By Hillel Aron
By Joseph Tsidulko
By Patrick Range McDonald
By David Futch
By Hillel Aron
By Dennis Romero
By Jill Stewart
By Dennis Romero
“Some people think the charges against Roy had something to do with Playa Vista,” says Tweti on a late winter’s day, standing in her kitchen — which just happens to be one floor below the apartment van de Hoek shares with Hanscom. “But it had nothing to do with Playa Vista. It was all Roy’s neighbors who did this. And I should know, because I was here from ground zero. There was nothing before me.”
It was Tweti who first noticed the damage done to the ficus by van de Hoek, and “as a good investigative journalist,” she says, she began querying the neighbors on the incident. It was Tweti who contacted the Los Angeles Police Department after her neighbor, a man named Kelly Hornbaker, told her he’d witnessed van de Hoek carving up the tree in the predawn darkness. And now it’s Tweti who arms journalists with ammunition to discredit van de Hoek, compiling lists of his transgressions and witnesses to various misdeeds, and scolding reporters for missing the story’s point.
“No one but Noaki has come close to getting this story right,” she says, referring to the Associated Press reporter Noaki Schwartz, who covered van de Hoek’s arraignment. “I heard Bob Pool [of the Los Angeles Times] called Soboroff to ask about the charges against Roy. I called Bob Pool and said, ‘I’ll bet Steve Soboroff didn’t even know what you were calling about!’ He had nothing to do with this. I had everything to do with this, and I’ve never even met Steve Soboroff. I hadn’t even heard of the man before this.”
Tweti, a stout woman with short black hair and glasses, speaks in a rapid clip that rises in pitch and volume when she gets riled up about something. A native New Yorker, she is a freelance journalist who has written for the Los Angeles Times and, on occasion, the L.A. Weekly. She is in the middle of completing a book on parrots for Viking Press. “I got a six-figure advance,” she says. “And they don’t give six-figure advances to bird nuts.”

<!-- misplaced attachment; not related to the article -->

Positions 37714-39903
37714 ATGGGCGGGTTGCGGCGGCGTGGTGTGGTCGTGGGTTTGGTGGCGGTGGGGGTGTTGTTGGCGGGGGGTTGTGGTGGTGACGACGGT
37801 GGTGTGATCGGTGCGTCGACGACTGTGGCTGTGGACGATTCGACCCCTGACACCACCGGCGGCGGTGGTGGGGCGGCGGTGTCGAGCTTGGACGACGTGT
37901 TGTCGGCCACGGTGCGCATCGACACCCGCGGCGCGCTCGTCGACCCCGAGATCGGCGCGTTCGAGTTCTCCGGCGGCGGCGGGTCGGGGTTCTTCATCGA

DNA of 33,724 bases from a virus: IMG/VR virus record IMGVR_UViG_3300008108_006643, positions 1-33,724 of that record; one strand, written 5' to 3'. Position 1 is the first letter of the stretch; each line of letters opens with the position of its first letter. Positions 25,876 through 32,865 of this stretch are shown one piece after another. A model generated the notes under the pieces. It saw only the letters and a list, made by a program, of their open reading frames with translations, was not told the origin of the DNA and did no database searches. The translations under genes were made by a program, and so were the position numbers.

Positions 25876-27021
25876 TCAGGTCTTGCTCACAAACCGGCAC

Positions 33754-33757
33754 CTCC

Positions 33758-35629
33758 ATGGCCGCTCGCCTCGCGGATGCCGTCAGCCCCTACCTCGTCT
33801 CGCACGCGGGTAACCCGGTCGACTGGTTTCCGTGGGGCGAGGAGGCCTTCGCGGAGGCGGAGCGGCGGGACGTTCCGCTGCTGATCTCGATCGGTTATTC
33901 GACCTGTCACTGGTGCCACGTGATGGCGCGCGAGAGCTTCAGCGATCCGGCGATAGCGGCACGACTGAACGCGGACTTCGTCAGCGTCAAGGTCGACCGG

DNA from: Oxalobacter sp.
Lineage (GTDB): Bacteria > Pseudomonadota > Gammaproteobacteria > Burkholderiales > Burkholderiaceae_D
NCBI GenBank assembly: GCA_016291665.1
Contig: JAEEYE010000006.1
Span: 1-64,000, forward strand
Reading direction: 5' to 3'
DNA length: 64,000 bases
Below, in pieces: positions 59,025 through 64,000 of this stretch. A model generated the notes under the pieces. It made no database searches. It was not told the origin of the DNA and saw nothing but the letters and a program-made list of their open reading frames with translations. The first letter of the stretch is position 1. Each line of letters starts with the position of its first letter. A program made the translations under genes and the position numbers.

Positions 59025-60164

In her apartment, she keeps a rescued parrot named Zazu in a sumptuous aviary on her porch; at night, the bird retreats to an indoor bird gym in her bedroom. (Zazu is the spiritual heir to an earlier pet parrot, Mango, a “bodhisattva” who lived with Tweti for more than 10 years and could speak in complete sentences — “with comprehension” Tweti says.) Serendipi-tously, Tweti is her real name.
“They used to call me Tweetie Bird in school,” she says, as she finishes preparing a vegan lunch, complete with home-brewed lemonade.
Tweti does not share van de Hoek’s system of valuing what grows here naturally more highly than the flora and fauna that humans have imported. She describes the ficus tree, native or not, as “a sentient being that deserves the respect of one.” She worked hard to get the city to install a “water feature” under the ficus for the geese and ducks, a small, square concrete bowl fed by city water through a spigot. When she approaches the tree, the geese honk and pace, and Tweti apologizes to the birds.
“This is their area,” she says quietly. “Be respectful. We’re intruders.”
The tree stands on the banks of the Del Rey Lagoon across the street from her (and van de Hoek’s) apartment. With its undulating flanks of dust-colored bark and broad umbrella of shade bursting with deep emerald foliage, it seems to have exploded out of the ground. One hundred of these trees planted along a boulevard make the species seem mundane; planted solo on the banks of the lagoon, the Ficus microcarpa stands out like some kind of deity. Tweti runs her fingers tenderly along the two-inch strip of bark she says van de Hoek removed from its midsection.
“It’s called girdling,” says Tweti, alarm deepening in her voice. “It kills the tree by depriving its upper branches of food and water. It’s cruel. It’s like he tried to strangle it. What Roy van de Hoek did to the Ficus microcarpa,” she says, “is attempted murder.”
On the surface, the conflict between the two defenders of the natural world, born not quite a year apart (he’s 50, she’s 49), seems as absurd as it is unlikely: Tweti, a Zen Buddhist monk, has taken a solemn vow to mitigate the suffering of living creatures wherever they may exist. She refuses all animal products in her food, yells at neighbors who neglect to clean up their dog poop along the wetland (“They think it’s organic,” she hisses), and saves birds. Van de Hoek views his own defense of nature as a fight without quarter; in his enthusiasm for his own notion of ecological perfection, he regularly pisses people off. He has stood up at public meetings and tarred the esteemed environmental group Heal the Bay as “Deal the Bay,” accusing it of selling out to developers; he has had historic conflicts with the Sierra Club, for which he consults, over leader Carl Pope’s politics and the “animal killers” in its membership. “Shouldn’t every other issue of the magazine show a hunter in camouflage?” he gripes. “But the Sierra Club is never going to do that. It’s a façade. It’s always going to show pictures of beautiful nature, and I think that’s disingenuous.”